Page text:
This Week In History, May 14 – 20

Published May 19, 2017
Updated March 19, 2018

Dinosaur "mummy" unearthed, WWII love letter recovered, ancient bracelet found, nun's murder reopened, T. rex's bite force measured.

Dinosaur ‘Mummy’ Unveiled With Skin And Guts Intact

Nodosaur Head

Robert Clark/National Geographic

You can’t even see its bones, yet scientists are hailing it as perhaps the best-preserved dinosaur specimen ever unearthed. That’s because, 110 million years later, those bones remain covered by the creature’s intact skin and armor.

Indeed, the Royal Tyrrell Museum of Palaeontology in Alberta, Canada recently unveiled a dinosaur so well-preserved that many have taken to calling it not a fossil, but an honest-to-goodness “dinosaur mummy.”

With the creature’s skin, armor, and even some of its guts intact, researchers are astounded at its nearly unprecedented level of preservation.

“We don’t just have a skeleton,” Caleb Brown, a researcher at the Royal Tyrrell Museum, told National Geographic. “We have a dinosaur as it would have been.”

Read more here about the Nodosaur fossil.

WWII Veteran Finally Receives Love Letter Sent 72 Years Ago

Wwii Love Letter Christoffersen

Virginia and Rolf Christoffersen

Rolf Christoffersen received many loving letters from his wife, Virginia, during his time fighting for the Allies with the Norwegian Navy.

But one note from May 1945 never reached its destination overseas.

Instead, it lay hidden in a crack in the family’s old New Jersey home for more than seven decades — the yellowing envelope covered in purple “Return to Sender” stamps.

It was recently uncovered by the house’s new owner, Melissa Fahy, who came across the long-lost treasure during renovations.

“When I read it, I just couldn’t believe the love and admiration she had for her husband,” Fahy told NBC New York. “It was really sweet to see that long-distance love.”

Discover the rest of the story here.

Researchers Find Oldest-Ever Bracelet Alongside Extinct Human Species

Oldest Jewelry Ever Found

Anatoly Derevyanko and Mikhail Shunkov, Vera SalnitskayaThe Denisovan bracelet made of chlorite

A fragmented green bracelet was recently confirmed to be the 40,000-year-old creation of an ancient hominid species.

The accessory was found in 2008, in a cave alongside the bones of a wooly mammoth and the shockingly-preserved pinkie finger bone of a little girl who, scientists later determined, was not a human at all.

After extensive DNA tests, researchers concluded that the girl had brown hair, eyes and skin and was between 5 and 7 years old when she died.

They also found that she belonged to a previously unknown hominid species, which they named Denisovan, after the Siberian cave where the remains were discovered.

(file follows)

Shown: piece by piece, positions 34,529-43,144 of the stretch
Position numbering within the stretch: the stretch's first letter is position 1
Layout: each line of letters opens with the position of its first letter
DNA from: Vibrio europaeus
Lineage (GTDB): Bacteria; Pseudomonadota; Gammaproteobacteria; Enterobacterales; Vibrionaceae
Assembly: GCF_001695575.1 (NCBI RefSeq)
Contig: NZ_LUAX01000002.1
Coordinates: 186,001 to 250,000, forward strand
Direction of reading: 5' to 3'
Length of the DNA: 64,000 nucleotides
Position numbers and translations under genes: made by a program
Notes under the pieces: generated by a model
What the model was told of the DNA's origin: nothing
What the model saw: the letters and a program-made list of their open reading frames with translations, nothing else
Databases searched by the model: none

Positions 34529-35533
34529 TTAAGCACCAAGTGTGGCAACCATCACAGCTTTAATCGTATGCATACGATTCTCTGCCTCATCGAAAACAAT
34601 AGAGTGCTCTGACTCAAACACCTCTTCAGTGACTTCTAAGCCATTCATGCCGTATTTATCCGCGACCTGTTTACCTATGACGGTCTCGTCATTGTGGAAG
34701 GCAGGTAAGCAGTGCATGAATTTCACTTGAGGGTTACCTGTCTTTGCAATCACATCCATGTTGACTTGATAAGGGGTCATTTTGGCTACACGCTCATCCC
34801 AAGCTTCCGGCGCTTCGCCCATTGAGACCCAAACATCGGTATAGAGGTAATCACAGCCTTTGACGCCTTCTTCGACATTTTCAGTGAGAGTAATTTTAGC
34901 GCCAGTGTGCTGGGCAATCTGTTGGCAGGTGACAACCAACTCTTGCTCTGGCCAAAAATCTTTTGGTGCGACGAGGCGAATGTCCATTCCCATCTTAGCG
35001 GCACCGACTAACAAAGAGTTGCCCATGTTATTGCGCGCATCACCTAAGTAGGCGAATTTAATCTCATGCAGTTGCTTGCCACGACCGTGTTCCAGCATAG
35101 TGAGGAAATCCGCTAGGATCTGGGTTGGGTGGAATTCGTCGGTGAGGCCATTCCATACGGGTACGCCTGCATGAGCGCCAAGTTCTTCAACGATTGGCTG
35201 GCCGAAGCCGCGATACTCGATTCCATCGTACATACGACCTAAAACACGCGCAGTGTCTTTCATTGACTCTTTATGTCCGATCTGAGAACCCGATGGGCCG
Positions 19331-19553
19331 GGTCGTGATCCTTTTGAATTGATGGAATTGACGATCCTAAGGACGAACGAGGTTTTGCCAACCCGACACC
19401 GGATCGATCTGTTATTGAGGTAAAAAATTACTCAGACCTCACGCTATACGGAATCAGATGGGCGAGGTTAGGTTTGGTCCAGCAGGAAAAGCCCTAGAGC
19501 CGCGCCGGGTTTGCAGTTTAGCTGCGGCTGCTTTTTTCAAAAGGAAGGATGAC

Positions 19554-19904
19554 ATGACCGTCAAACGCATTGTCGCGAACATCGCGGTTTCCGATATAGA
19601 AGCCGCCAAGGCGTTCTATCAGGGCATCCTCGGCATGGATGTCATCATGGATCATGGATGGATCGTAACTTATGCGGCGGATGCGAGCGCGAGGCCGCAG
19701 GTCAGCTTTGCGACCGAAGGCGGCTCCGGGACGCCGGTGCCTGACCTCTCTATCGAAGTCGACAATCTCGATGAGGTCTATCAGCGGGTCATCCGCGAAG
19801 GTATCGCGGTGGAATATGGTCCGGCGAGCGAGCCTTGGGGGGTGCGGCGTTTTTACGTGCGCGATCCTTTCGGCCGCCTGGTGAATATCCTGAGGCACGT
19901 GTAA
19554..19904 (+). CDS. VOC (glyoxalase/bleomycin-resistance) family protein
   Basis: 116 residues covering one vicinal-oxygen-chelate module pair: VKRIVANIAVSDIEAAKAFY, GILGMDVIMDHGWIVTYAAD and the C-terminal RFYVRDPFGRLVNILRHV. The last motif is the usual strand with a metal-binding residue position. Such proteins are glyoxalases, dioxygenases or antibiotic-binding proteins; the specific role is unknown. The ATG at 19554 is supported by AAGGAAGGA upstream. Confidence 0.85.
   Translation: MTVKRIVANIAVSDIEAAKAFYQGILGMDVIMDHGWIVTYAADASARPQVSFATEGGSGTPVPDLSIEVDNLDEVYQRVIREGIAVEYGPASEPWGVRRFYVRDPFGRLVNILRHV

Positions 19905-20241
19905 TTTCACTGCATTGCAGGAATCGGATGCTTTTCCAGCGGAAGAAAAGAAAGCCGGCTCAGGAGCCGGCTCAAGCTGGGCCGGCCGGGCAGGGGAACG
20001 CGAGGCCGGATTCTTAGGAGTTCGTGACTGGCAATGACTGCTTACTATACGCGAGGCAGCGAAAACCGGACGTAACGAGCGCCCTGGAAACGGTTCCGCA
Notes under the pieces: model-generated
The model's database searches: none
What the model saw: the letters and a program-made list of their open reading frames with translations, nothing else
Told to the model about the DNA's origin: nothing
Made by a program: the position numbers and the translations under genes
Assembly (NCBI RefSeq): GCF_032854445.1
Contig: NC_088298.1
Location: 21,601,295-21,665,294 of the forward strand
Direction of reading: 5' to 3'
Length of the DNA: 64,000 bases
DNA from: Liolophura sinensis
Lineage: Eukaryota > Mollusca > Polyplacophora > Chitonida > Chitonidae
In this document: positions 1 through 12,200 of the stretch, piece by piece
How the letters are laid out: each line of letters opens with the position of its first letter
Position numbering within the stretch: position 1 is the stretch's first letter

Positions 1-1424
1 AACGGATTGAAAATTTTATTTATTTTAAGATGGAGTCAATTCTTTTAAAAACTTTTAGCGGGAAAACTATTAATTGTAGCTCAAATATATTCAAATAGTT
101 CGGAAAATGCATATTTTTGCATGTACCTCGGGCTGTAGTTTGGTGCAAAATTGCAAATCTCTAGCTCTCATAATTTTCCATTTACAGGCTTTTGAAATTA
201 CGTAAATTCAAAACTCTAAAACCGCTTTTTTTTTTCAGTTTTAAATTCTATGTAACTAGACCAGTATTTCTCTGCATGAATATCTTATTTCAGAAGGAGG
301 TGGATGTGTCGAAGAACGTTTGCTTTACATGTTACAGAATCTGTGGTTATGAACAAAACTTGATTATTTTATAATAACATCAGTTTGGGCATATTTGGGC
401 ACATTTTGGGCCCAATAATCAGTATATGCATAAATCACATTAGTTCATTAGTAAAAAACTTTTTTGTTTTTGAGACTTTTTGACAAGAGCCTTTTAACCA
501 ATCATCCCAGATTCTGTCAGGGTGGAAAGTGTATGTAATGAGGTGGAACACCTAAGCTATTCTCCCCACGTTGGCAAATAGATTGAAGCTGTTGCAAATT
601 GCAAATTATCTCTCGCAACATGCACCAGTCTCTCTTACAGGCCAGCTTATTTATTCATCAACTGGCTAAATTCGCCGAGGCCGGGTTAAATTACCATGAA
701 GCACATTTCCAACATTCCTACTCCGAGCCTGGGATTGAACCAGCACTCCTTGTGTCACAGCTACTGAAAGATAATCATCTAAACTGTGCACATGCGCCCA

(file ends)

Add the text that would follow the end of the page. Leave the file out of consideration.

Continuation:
The Denisovans — or Homo altaiensis — are a lesser-known hominid species believed to have migrated from Africa, along with Neanderthals and modern-day humans, between 300,000 and 400,000 years ago.

Though little else is known about the species, the bracelet suggests they were much more advanced than originally suspected.

Dig deeper here.

Dead Priest’s DNA Could Solve Nun’s Decades-Old Murder

Priest Murders Nun Og

Catherine Ann Cesnik and Rev. Joseph A. Maskell

Sister Catherine Ann Cesnik’s decomposing body was found in 1970.

When a father and son out hunting in Maryland mistakenly happened upon the corpse, the 26-year-old nun had already been missing for almost two months.

Nearly five decades later, Cesnik’s murder remains unsolved. But Baltimore County Police detectives think one dead Catholic priest’s DNA might hold the missing clue.

Which is why, on February 28, they dug up his grave.

Delve further into the mystery here.

Scientists Figure Out Exactly How Strong A ‘Bone-Crushing’ T. Rex Bite Was

Tyrannosaurus Rex Bite

Wikimedia Commons

It seems obvious that you wouldn’t want to get caught between the banana-sized chompers of the history’s most famous dinosaur.

Until recently, though, scientists were unsure of just how thoroughly a Tyrannosaurus rex could mash your bones into pulp.

Thanks to a new paper in Scientific Reports, that mystery has been solved.

See more here.

All That's Interesting
Established in 2010, All That's Interesting brings together a dedicated staff of digital publishing veterans and subject-level experts in history, true crime, and science. From the lesser-known byways of human history to the uncharted corners of the world, we seek out stories that bring our past, present, and future to life. Privately-owned since its founding, All That's Interesting maintains a commitment to unbiased reporting while taking great care in fact-checking and research to ensure that we meet the highest standards of accuracy.
John Kuroski
John Kuroski is the editorial director of All That's Interesting. He graduated from New York University with a degree in history, earning a place in the Phi Alpha Theta honor society for history students. An editor at All That's Interesting since 2015, his areas of interest include modern history and true crime.